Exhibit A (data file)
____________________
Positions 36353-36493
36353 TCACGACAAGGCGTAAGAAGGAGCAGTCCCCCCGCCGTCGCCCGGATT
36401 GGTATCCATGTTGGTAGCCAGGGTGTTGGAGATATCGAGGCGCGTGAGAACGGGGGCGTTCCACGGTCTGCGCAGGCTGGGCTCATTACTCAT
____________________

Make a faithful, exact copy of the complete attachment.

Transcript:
Positions 36353-36493
36353 TCACGACAAGGCGTAAGAAGGAGCAGTCCCCCCGCCGTCGCCCGGATT
36401 GGTATCCATGTTGGTAGCCAGGGTGTTGGAGATATCGAGGCGCGTGAGAACGGGGGCGTTCCACGGTCTGCGCAGGCTGGGCTCATTACTCAT